The 1,000-foot-long Union Wharf, constructed in about 1830-31, was one of the largest and most important wharves in town. A marine railway at the end drew vessels up to a building with a large notch in its gabled roof to accommodate bowsprits, so that the hull could be brought that much higher and closer.
(This distinctive notch is evident in all three illustrations here.) The Union was the second big wharf built in town, developed by Jonathan, Stephen and Thomas Nickerson, and Samuel Soper. The marine railway was added in 1852. An entire outfitting complex on this wharf included a blacksmith shop, a shed where pulley blocks were made, a sail loft, a rigging yard and a mackerel-packing house. The ship chandlery there was called the West End Market. The wharf was wrecked in the Portland Gale of 1898.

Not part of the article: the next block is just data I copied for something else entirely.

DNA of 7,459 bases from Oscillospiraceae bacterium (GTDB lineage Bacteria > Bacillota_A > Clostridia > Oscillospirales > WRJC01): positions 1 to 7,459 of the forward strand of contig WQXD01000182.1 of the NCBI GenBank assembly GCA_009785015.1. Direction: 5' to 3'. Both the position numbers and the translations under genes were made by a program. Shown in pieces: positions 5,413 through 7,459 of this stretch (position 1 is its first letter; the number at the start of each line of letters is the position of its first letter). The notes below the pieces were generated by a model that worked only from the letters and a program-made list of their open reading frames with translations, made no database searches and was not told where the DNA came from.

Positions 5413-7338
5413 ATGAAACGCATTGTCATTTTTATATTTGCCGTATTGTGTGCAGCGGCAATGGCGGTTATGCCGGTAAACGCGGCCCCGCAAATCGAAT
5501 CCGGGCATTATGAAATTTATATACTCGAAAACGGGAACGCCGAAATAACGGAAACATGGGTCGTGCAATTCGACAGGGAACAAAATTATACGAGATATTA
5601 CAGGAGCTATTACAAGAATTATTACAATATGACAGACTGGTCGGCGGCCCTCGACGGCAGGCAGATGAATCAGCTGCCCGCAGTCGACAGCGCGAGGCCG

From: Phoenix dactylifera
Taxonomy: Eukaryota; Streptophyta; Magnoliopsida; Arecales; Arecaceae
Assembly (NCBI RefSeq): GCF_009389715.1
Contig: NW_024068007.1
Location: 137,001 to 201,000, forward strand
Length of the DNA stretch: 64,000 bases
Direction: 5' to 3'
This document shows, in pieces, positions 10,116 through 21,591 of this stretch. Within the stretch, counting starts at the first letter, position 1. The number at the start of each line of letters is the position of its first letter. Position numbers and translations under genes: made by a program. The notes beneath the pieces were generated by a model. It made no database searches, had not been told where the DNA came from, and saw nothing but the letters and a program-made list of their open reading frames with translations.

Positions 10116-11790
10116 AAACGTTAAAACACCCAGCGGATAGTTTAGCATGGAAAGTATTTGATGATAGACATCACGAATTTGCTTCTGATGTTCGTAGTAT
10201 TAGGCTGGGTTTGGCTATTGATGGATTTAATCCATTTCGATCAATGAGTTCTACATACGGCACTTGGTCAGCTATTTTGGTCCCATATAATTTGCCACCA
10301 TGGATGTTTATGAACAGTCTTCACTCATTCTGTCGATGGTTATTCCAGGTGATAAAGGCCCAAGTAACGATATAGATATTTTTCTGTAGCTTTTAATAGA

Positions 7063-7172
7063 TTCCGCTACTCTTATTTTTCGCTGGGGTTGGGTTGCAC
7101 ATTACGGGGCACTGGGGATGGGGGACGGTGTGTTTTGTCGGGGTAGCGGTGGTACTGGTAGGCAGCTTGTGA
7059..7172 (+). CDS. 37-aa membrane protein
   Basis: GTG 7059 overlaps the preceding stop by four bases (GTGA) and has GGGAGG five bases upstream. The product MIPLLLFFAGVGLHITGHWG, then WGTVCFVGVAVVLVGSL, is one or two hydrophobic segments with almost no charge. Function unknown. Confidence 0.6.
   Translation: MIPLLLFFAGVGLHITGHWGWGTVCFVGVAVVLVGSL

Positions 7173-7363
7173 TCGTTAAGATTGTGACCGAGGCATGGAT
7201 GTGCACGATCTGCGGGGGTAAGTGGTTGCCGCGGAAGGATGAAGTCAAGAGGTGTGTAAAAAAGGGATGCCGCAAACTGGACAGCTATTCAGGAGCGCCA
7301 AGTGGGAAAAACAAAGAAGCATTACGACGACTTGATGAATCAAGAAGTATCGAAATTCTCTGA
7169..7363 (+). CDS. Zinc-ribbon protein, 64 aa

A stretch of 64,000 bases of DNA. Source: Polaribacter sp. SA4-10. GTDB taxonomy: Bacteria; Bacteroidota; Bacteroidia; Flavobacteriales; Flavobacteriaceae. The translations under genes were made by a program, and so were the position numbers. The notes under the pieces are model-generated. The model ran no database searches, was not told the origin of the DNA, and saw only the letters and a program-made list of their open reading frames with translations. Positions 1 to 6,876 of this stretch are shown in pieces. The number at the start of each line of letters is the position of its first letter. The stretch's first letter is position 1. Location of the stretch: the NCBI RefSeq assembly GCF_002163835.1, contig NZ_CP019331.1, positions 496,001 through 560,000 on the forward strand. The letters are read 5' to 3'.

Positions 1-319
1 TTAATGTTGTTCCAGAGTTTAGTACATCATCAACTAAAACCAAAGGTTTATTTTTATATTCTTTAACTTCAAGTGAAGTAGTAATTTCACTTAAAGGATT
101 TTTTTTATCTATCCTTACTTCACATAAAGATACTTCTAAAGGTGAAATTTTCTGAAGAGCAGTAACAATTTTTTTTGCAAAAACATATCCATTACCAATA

Near its remnants, Manuel Furtado conducted his important boatbuilding and repair business in the mid-20th century. (Irving S. Rogers, “Puffs and Pot Shots,” The Advocate, 9 October 1941.)